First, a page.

The average wage in the creative industries is £16,575. The average cost of a full time nursery place in London is £14,750 (Creative Blueprint via PIPA)
That’s why Parents in Performing Arts (PIPA) are crowdfunding to hold public meetings and lobby theatres to change the status and participation of parents in the UK stage and music industry – and why Raising Films are proud to partner them! We’ll be sharing research and collaborating to make change, and supporting each others’ goals.
On Friday 16 October, PIPA took over the Young Vic to launch their campaign, with the help of Bea & Co. crèche services. Raising Films’ own So Mayer joined panellists including RF interviewee Romola Garai, director Stephen Unwin, actor Rakie Ayola, writer-director Poppy Burton Morgan, Equity rep Adam Burns and casting director Annelie Powell, who chaired brilliantly. There were also spotlight presentations from the floor by Mothers Who Make, the RSC’s nursery manager Kate Robinson, Tonic Theatre and more.
The focus of the event was Laura Well’s incredible report Becoming Invisible: Parenthood in Creative Industries. Focusing primarily on the theatre industry, she discovered that:
- 74% of the creative workers surveyed have turned down work because they were a parent
- 22% stated that their career had come to a halt or stopped altogether
This has a negative effect on self-worth and sense of community, both around creative work and around parenting, which is also devalued by a lack of support and social value.
From a feminist perspective, negative social attitudes to motherhood and caring mean that structural problems are self-perpetuating, as the ramifications of career breaks and lack of flexible roles means that fewer women are progressing to decision-making roles where they can advocate for women’s rights.
But there were also positive, solution-oriented findings, which were the focus of the day.
1. Creative industries need creative childcare solutions. To accommodate the hours that people work and the wages that they earn, these solutions need to be geographically accessible, financially affordable and reliably flexible.
2. Equal parenting requires equal pay. The pay gap that persists between men and women in the creative sector means that, when both parents are within the sector, the dad’s career is often prioritised.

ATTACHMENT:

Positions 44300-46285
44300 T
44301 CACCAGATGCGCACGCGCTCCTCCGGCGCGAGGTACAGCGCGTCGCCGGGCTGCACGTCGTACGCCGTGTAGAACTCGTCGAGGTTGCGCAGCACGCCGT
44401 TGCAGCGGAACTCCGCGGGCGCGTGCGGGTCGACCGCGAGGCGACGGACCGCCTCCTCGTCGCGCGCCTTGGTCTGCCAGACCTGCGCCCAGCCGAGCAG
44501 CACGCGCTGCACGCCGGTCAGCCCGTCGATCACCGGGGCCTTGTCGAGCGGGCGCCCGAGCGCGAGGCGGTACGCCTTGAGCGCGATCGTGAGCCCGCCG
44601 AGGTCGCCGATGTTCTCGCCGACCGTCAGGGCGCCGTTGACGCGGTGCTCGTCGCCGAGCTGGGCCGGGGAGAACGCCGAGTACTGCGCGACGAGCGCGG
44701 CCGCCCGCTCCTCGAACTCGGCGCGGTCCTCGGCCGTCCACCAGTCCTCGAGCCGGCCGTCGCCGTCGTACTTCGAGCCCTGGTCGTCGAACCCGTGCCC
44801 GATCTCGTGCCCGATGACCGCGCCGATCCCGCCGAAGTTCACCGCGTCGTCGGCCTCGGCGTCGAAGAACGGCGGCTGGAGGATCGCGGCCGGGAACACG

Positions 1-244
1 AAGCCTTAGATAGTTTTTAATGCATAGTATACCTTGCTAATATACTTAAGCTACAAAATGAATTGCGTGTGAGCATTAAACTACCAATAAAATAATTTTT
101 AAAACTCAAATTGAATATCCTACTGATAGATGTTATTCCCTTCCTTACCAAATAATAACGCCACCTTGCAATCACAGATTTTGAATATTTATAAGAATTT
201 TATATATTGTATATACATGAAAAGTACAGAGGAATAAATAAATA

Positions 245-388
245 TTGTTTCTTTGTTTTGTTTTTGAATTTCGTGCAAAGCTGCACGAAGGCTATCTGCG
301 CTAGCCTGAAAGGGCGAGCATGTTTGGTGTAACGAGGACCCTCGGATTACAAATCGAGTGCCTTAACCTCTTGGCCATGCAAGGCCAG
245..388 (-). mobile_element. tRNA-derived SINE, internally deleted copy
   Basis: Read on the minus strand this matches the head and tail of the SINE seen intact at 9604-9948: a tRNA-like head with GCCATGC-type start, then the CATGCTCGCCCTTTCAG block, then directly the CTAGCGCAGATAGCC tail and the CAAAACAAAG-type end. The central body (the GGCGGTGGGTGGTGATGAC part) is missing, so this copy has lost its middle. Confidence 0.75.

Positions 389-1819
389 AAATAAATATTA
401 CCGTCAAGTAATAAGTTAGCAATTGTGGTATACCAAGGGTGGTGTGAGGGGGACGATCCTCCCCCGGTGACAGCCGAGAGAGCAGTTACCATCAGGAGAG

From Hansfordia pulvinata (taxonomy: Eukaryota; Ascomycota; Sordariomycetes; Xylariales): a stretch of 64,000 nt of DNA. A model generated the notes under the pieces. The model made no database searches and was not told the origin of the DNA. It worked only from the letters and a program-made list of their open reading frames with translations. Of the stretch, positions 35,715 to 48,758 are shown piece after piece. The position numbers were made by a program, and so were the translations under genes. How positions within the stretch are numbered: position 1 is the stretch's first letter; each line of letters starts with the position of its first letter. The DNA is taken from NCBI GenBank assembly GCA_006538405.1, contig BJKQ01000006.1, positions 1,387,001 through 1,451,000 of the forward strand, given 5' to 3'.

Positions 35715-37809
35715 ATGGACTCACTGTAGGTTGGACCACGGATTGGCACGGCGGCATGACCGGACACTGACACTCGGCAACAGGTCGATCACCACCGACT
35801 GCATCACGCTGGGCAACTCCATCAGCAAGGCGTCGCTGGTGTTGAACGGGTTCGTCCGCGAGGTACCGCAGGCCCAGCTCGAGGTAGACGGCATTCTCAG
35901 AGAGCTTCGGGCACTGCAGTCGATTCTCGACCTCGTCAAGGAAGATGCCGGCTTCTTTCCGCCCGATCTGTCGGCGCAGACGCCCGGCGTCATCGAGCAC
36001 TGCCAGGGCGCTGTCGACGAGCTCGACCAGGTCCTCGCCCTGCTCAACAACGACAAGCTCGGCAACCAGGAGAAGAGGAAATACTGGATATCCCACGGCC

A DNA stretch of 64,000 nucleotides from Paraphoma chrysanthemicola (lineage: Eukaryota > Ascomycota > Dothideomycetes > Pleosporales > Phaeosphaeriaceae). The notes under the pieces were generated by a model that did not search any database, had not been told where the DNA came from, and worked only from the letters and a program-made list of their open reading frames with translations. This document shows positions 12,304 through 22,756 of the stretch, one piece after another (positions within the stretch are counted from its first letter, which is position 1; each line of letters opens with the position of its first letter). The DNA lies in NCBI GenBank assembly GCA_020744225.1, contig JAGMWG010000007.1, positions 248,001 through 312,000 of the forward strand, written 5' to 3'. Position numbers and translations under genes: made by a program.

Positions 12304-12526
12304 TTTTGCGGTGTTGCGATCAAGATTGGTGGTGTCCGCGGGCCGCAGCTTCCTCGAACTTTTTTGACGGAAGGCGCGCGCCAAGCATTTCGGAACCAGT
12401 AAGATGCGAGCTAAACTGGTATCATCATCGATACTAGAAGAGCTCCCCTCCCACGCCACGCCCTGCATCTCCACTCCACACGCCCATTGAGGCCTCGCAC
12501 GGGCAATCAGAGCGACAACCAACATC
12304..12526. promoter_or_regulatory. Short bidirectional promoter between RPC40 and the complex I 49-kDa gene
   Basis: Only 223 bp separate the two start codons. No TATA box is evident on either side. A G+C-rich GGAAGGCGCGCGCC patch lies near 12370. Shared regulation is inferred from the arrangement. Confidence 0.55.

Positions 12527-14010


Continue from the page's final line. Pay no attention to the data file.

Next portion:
3. To include all we have to hear all. The industry needs to do more to understand and accommodate all representatives of domestic culture, inclusive of single parents and would-be parents, whose experiences are currently being marginalised.
RF contributor Alexis Zegerman spoke up about the current political and economic situation in the UK and its negative effect on publicly-funded childcare. She said that in her meetings with local MPs, she was told that “Childcare is seen as a soft issue” that only has relevance or appeal for middle-class women. She argued that we need to connect all unions to campaign together for working parents.
Adam Burns announced that Equity had taken a motion to the TUC (passed unanimously) on the need to fund childcare. But the discussion highlighted that point 2 was equally important, along the idea of a citizens’ wage, wages against housework, maternity leave for freelancers, and more support for single mothers. There was a recognition that legislative change is important to push for, but not enough – social and cultural change is needed.
The great thing about this campaign is how it has utterly crashed through the culture of silence. David Mercatali, Stage Directors UK
Again and again, we heard that smaller organisations and independent productions are more flexible, innovative and humane, and that exciting work AND sustainable life/work balances are possible, but need funding, support and attention.
Many creative and thoughtful solutions were presented that, while specific to the theatre industry, were inspiring for film and television. Discussions about the length of working weeks, particularly away from home, need to be heard in film too, and practical solutions – for example, rep theatres having lists of nearby childcare to give actors – could be carried across to regional film funders.
There was also a powerful discussion about how looking at caring and parenting also brings to light invisibilised narratives around bereavement, disability, special educational needs, poverty, class, and migration. “We will make change so much more resilient if it involves everybody,” Laura Wells concluded.
Mothering is creative work, not a career break. (Mothers Who Make)
Romola Garai stressed the importance of having organisations provide statistics and support to create industry-wide change. She noted that there’s no duty on film production companies to find out if an employee is a parent, or to make any accommodations. Rakie Ayola spoke about taking action on discrimination – and winning. Organisational visibility is important, too, to stop implicit or explicit blacklisting or loss of contracts – Adam Burns stressed the importance of joining your relevant union. BECTU and Musicians’ Union also support PIPA, and Raising Films are talking to Directors UK and Writers’ Guild of Great Britain.
Poppy Burton-Morgan encouraged people to shout about making parenthood and creative practice work (we’d still love to hear your testimonials!), and Romola Garai added that there should be more films and shows in which pregnant characters are played by pregnant women – and indeed, more cultural texts that deal both with pregnancy and with working mothers, from non-judgemental/horrific points of view. We are storytellers and can tell new stories.